About the ACP MEAs
The programme on capacity building related to Multilateral Environmental Agreements (MEAs) in the African, Caribbean, and Pacific (ACP) countries resulted from a partnership between the European Commission (EC), the Secretariat of the African, Caribbean and Pacific Group of States (ACP Secretariat), and the United Nations Environment Programme (UNEP). The aim of this Programme is to empower key stakeholders to address environmental challenges and to reap the benefits of improved environmental management at the national and regional levels. Learn more
Apply to be part of the GYBN youth delegation for COP15
Are you a young person from the Caribbean, Africa, or from a Pacific state?
👉🏻Apply to be part of the GYBN Youth delegation for COP15!
Fill out the following form for a chance to join our team in Montreal in December 2022!
apply here www.bit.ly/COP15YD
This is a unique opportunity to make youth voices heard at this UN Biodiversity Conference!
Publications/ Fact Sheets / Briefs
EU- OACP MEAS PHASE 1, 2 & 3 Publications …
- CARICOM Customs Handbook on MEAs
- CARICOM mainstreaming guidelines
- CARICOM MEA negotiations guidance brief #1 – Intro to MEAs
- CARICOM MEA negotiations guidance brief #2 – preparing for negotiations
- CARICOM MEA negotiations guidance brief #3 – MEA negotiations language
- CARICOM MEA negotiations guidance brief #4 – Negotiations follow-up
- Training Manual on Climate Responsibility and Participation in Carbon Offset Programmes for the Caribbean Hotel Sector (final)
The Caribbean Hub of the Project for Capacity Building related to Multilateral Environmental Agreements (MEAs) in African, Caribbean and Pacific (ACP) countries was established within the CARICOM Secretariat in 2009. This initiative, funded by the European Union (EU) and supported by the Organisation of African, Caribbean and Pacific States (OACPS) and UN Environment, now in its third phase, has made significant strides towards strengthening and enhancing the capacity of Caribbean ACP countries to effectively implement environmental agreements and their related commitments in the chemicals and waste and biodiversity clusters of MEAs. Read more
Press Releases / In the Media
CARICOM delegates head to Montreal, Canada, for the Fifteenth Conference of the Parties United Nations Convention on Biological Diversity (UNCBD) (COP15) gearing up to create targets on biodiversity for the next decade. The Conference, from December 7-19, will be held under the Presidency of China. Importantly, the post-2020 Global Biodiversity Framework (GBF) is expected to be adopted during this second phase of the conference. Over the last six months, the CARICOM Secretariat under the Capacity Building Related to Multilateral Environmental Agreements (ACP MEAs) Phase III Project worked with the Caribbean Biodiversity Focal Points and other partners to prepare for effective participation in the negotiations and other priorities under the Convention. The ACP MEAs Project is an initiative of the Organisation of African, Caribbean and Pacific States funded by the European Union. Biodiversity framework Biodiversity is the foundation of the global economy. More than half of global GDP – equal to US$41.7trillion – is dependent on the healthy functioning of the natural world. Ninety-five per cent of the food we eat is produced in the soil, yet up to 40% of the world’s land is severely degraded by unsustainable agricultural practices. Eighteen percent of total GDP for most CARICOM countries comes from agriculture. Our current reality sets a challenge before us that are well known as we continue to grapple with our economic, social and environmental vulnerabilities. It is timely as a Community that we re-examine our relationship with nature recognising that, despite all our advances we will always remain dependent on healthy and vibrant ecosystems for our water, food, medicines, clothes, fuel, shelter and energy. International conflict continues to exacerbate the existing food, energy, climate and finance crisis. Here in the Caribbean, we are feeling the consequences of this conflict, deriving even more urgency in our actions to be more food and energy secure in a way that is in harmony with the Caribbean’s unique biodiversity. The CARICOM Secretariat used this year as an optimal opportunity to promote an urgency of action at the highest levels, in support of a post-2020 biodiversity framework that will contribute to the re-shaping of the Region’s vision for biodiversity. CARICOM’s Delegates and Biodiversity Focal Points heading to COP15.2 share their expectations for the upcoming meetings: Antigua and Barbuda’s delegation: From left, Dr. Helena Jeffrey Brown, Technical Coordinator, Mrs. Kishma Primus-Osmond, Biosafety Specialist and Ms. Nneka Nicolas, Legal Consultant Antigua and Barbuda “In anticipation for the upcoming meetings in Montreal in December, Antigua and Barbuda emphasises the importance of having a Global Biodiversity Framework that takes into account the vulnerabilities of the Small Island Developing States. We are seeing increasing destruction in our islands that can be directly linked to the loss of critical biodiversity and ecosystems. While we are hopeful that the GBF can be finalised, we also note that without adequate financing, resource mobilisation, capacity building and technology transfer as well as a sufficient means of implementation, the GBF will not be effective in halting and reversing biodiversity loss. Access to these resources via the GBF will support our capacity to collect data consistently which would inform which activities are effective to implement targets under the GBF. We also hope to see the finalisation of the recognition of Digital Sequencing Information (DSI) as a genetic resource. We will, at this meeting, insist on the retention of the language related to DSI in applicable goals and targets or the GBF as well as the finalisation of a Benefit Sharing Mechanism allowing developing countries to benefit from the utilisation of their genetic resources including DSI.” The Bahamas Mrs. Samantha Miller-Cartwright, Senior Environmental Officer of the Bahamas “The Bahamas, like most countries in the Caribbean region, possess some of the most unique terrestrial and marine ecosystems in the world. We identify with many of the issues met by our regional counterparts, in that we are most susceptible to biodiversity loss, and other negative impacts that plague our natural environment and most sensitive ecosystems. The Bahamas seeks to demonstrate a sustained willingness for dialogue during these negotiations in order to reach consensus, which we hope is reached by the end of COP-15. It is our hope that we arrive at a Global Biodiversity Framework (GBF) that guides us toward the 2050 vision. The Bahamas fully supports a Post 2020-GBF with goals and targets that are clear, concise and achievable by all Parties. We also wish to see a GBF that fully incorporates the guiding principles of the Convention, but also integrates and captures the regional and national priorities and circumstances of each Party. For us, the most critical discussions revolve around: means of implementation, resource mobilisation, access and benefit sharing, capacity building and technology transfer, technical and scientific cooperation, impacts to local communities, and the active role of women and youth in biodiversity, among other necessary enabling conditions. We have concluded rounds and rounds of negotiations on the GBF in Nairobi, Kenya and in Geneva, Switzerland. Therefore, The Bahamas is hopeful that negotiations at COP-15 will be productive and results are resolute, impartial and meaningful. The Bahamas recognises and understands that Biodiversity is declining and actions should be taken by all Parties to ensure there are no delays in the adoption of the Post-2020 GBF, as it will set us on a path towards achieving the 2050 vision of “Living in Harmony with Nature”. Grenada Mrs. Aria R. St Louis, Head of Environment Division, Grenada “We need for a balanced outcome that reflects the progress done with the post-2020 Global Biodiversity Framework and work programme under all three pillars of the Convention (Conservation, Sustainable use and Access and Benefit Sharing)”, Grenada’s Senior Delegate Aria St Louis posits. The Region remains concerned about implementation and in this light, unpacking “means of implementation” and access to resources will be a key part of the discussions and draft decisions being tabled. Means of implementation raises discussions on the gap in biodiversity finance which was identified as a stumbling block to achieving the Aichi targets. Climate is a driver of Read more…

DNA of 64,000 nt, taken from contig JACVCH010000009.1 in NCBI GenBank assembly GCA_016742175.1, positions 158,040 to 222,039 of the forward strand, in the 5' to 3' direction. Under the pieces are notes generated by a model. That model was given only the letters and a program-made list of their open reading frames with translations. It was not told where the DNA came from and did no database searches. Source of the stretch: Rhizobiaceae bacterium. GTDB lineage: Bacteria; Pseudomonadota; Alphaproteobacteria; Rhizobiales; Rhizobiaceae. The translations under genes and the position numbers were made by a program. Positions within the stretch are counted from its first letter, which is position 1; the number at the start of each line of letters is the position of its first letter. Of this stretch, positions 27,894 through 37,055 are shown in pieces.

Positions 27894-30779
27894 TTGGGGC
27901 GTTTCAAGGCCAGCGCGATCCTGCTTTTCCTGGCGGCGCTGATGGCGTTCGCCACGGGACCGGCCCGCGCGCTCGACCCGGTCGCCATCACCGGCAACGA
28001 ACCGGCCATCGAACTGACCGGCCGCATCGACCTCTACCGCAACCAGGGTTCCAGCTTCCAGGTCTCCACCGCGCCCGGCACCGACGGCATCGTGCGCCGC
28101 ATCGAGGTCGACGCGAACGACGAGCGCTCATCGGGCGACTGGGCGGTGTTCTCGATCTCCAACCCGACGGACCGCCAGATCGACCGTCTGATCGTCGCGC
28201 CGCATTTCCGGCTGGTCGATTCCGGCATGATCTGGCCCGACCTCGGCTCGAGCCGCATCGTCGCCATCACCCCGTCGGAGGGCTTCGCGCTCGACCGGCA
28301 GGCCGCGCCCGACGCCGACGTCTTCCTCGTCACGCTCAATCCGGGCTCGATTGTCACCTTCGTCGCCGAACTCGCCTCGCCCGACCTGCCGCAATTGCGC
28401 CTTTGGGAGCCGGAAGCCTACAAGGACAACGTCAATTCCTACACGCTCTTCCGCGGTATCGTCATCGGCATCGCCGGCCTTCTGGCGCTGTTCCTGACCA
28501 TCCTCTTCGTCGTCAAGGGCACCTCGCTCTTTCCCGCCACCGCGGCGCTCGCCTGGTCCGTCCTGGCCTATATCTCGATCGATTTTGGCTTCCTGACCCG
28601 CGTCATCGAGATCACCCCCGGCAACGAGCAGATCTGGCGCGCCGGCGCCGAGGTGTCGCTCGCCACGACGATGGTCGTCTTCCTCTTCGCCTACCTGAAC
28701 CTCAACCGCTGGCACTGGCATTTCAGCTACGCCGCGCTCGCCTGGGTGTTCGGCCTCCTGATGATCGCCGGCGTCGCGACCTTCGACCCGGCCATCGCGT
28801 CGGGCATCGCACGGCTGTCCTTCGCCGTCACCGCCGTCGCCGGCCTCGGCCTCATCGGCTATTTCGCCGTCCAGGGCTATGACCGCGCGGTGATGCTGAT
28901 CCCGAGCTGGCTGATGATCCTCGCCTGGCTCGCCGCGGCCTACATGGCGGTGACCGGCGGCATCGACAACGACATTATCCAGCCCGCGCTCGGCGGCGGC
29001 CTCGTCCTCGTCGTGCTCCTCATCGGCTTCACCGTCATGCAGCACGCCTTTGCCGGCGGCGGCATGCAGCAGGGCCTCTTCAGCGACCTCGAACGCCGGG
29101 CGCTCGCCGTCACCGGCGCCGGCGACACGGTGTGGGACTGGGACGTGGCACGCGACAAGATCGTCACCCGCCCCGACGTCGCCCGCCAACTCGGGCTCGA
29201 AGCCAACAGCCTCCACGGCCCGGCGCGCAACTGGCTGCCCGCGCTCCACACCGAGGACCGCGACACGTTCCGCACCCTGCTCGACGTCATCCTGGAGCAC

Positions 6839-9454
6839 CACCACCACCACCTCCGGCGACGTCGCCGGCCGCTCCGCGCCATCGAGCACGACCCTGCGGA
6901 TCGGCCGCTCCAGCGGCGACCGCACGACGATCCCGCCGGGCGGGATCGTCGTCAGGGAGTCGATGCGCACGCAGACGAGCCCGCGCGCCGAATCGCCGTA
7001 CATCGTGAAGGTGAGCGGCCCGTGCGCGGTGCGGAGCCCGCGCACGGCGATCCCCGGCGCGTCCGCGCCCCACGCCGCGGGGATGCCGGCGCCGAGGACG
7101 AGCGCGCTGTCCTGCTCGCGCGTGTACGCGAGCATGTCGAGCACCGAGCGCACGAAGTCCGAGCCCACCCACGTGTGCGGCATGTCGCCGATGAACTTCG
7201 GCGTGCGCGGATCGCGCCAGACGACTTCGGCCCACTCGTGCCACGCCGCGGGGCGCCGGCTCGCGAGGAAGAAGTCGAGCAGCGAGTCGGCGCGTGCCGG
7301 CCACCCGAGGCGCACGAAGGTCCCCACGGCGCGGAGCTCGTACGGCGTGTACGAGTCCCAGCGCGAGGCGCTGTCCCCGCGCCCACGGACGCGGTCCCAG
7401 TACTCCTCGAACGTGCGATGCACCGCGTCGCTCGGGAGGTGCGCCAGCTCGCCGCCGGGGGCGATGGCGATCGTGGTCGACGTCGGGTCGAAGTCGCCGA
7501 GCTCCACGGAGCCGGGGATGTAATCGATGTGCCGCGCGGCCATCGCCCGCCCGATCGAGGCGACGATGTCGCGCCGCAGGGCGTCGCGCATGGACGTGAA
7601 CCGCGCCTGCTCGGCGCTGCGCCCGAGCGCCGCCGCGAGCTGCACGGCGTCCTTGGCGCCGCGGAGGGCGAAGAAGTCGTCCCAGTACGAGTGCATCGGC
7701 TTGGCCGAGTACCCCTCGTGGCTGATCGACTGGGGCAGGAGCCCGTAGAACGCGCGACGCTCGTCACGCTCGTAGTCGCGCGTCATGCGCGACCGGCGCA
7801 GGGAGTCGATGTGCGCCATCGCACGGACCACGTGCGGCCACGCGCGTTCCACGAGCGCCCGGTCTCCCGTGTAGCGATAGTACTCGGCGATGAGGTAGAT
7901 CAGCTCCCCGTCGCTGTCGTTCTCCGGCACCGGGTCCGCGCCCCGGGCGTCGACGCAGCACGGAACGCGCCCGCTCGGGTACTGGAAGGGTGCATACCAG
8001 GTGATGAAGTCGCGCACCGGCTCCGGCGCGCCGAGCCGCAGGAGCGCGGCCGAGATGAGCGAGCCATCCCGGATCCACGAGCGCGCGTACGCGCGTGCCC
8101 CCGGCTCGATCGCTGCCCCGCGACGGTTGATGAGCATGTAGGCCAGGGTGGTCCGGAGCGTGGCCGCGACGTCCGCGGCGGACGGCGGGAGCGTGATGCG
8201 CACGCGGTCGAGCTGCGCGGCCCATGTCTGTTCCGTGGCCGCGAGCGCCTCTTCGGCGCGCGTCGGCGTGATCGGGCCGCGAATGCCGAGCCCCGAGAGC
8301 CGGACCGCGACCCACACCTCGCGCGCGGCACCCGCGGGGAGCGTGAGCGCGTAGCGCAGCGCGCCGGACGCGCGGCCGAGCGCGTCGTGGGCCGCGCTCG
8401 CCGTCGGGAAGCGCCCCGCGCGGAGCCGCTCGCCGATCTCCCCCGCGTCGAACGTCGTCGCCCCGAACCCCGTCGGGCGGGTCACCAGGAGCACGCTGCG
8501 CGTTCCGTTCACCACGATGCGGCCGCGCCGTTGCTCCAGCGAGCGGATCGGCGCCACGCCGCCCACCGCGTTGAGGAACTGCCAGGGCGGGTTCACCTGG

The Caribbean Hub of the European Union-funded project for Capacity-Building related to Multilateral Environmental Agreements (MEAs) in the African, Caribbean and Pacific (ACP) Countries, has announced that the winner of its Short Video Contest is aspiring scientist, Mrs Lyn-Marie Lynton of Barbados. The competition was launched on 20 May during the First Webinar in the Biodiversity Webinar Series 2022 coordinated by the Caribbean Community (CARICOM) Secretariat, the Organisation of Eastern Caribbean States (OECS), the Food and Agricultural Organisation Sub-regional office for the Caribbean, and Antigua and Barbuda. The Judges of the competition which closed on 31 May, were drawn from those collaborating partners on the Biodiversity webinar series. As the first-place winner of the contest, Mrs. Lynton will participate in all of the Regional Preparatory Workshops and Training Programmes for the Fifteenth Meeting of the Conference of Parties to the United National Framework on Biological Diversity (UNCBD) (COP 15). She will be part of the delegation to COP15 as a Youth Delegate, through the support the United Nations Environment Programme (UNEP), ACP MEAS Programme. Please see the full video below. https://youtu.be/SjBdS53ES98
Active and informed youth participation is part of the process of empowerment and knowledge building in the Community. As a significant step in promoting a place for youth in decision-making on biodiversity-related issues, the Secretariat invites young persons to participate in the 2022 International day for Biological Diversity Youth Competition. COMPETITION INFORMATION Caribbean youth can submit videos focusing on the IDB 2022 theme and topic: “Building a shared future for all life”; and national and regional youth priorities for the Global Biodiversity FrameworkAges 18 to 35 Caribbean nationals involved in environmental and biodiversity-related activitiesAudio-visual video submissions no more than 5 minutes long, 1 submission per individualCriteria: quality, creativity, logical solution that addresses theme and topicPrizes will be awarded to 1st, 2nd and 3rd place winners. 1st Place Award: fully funded participation at the Open-Ended Working Group Session in Nairobi, Kenya; United Nations Convention for Biological Diversity Fifteenth Conference of Parties (COP15); and CARICOM negotiators preparatory meetings training workshops Sponsors: UN Environment, OECS Commission, Caribbean Hub ACP MEAs Phase III Project Submit entries by the deadline of 31 May 2022 to: firstname.lastname@example.org